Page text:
Sunac China Holdings, one of the country’s biggest property developers, has bought two sites in Beijing and Shanghai worth 12.5 billion yuan (US$1.83 billion), it said on Monday.
Sunac Real Estate, a subsidiary, has acquired a 100 per cent stake in Oceanwide Construction Holdings, a property unit of Shenzhen-listed developer Oceanside Holdings that owns the land. The site in Beijing, with a gross floor area of 668,500 square metres, is located in Chaoyang district, home to most foreign embassies and a number of blue-chip foreign companies such as IBM and Swire Group. The Shanghai site has a gross floor area of 628,000 square metres and overlooks the Huangpu River in the South Bund district. Both plots are for residential and commercial development.
The deal shows mainland China developers are “recovering confidence” on the back of recent easing by Beijing, said Raymond Cheng, head of Hong Kong and China research at Singapore-based investment holding company CGS-CIMB Securities. Such a “big move” also points to healthy balance sheets at top Chinese developers, he added. Sunac China, the country’s fifth largest developer by sales in 2018, said the acquisition will increase its market share in the “core locations of Beijing and Shanghai”, further strengthening its leading position and brand influence in the tier 1 cities.
Beijing cut banks’ reserve requirement ratios by a full percentage point on January 4, in an attempt to stimulate the economy. And though the move is not expected to ease credit restrictions imposed on the property sector, it could help developers with liquidity. “We are close to a nationwide property market easing, but we are not quite there yet,” said Lu Ting, chief China economist at Japanese financial holding company Nomura Holdings. “We believe we will need to wait for another two quarters before major nationwide property easing measures, including scraping price controls and easing restrictions on home purchases, especially in tier 1 and 2 cities, are introduced.” Beijing relaxes caps on home prices partially as unsold flats in the capital city rise.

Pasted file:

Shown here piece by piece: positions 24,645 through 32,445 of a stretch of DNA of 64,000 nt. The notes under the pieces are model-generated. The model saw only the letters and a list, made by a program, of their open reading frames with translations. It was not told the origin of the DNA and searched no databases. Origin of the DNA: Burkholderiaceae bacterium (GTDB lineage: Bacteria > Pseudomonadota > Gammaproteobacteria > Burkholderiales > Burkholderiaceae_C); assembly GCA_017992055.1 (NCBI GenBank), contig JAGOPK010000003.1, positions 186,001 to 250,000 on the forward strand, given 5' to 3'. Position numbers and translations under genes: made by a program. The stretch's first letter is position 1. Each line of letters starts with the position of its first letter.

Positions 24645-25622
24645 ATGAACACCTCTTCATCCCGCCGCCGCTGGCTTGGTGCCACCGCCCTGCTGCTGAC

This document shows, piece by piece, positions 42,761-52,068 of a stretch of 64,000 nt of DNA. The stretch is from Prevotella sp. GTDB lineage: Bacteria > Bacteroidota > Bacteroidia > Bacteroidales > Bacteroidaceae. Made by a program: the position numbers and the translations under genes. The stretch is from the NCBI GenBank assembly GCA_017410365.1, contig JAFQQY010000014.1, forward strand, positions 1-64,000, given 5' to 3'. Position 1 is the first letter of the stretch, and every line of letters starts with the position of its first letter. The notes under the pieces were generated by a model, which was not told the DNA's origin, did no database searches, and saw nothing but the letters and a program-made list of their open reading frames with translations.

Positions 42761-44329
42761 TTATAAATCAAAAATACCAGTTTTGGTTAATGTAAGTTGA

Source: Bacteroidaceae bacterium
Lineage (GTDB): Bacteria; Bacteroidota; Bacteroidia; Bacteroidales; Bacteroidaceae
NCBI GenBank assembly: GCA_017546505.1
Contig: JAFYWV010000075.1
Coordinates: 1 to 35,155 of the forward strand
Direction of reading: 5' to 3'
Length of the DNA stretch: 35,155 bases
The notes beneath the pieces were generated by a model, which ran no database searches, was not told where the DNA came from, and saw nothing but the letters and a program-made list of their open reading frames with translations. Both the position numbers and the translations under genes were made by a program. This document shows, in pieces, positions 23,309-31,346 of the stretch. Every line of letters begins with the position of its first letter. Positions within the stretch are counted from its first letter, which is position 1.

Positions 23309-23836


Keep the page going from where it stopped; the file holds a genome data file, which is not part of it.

Meanwhile, property policy relaxation has been reported in some cities recently. Last week, two sites in Beijing went on sale without a cap on their selling price, in a policy shift that began late last year to generate demand for apartments during the market slump. Unlike sales over the previous two years, the government did not dictate the prices for the apartments that will be developed on these sites. The prices of new homes in China grew at their slowest pace in eight months in December, as government restrictions targeting speculation dampened sentiment amid a slowing economy.
For more information about Beijing apartments for rent, please follow our website.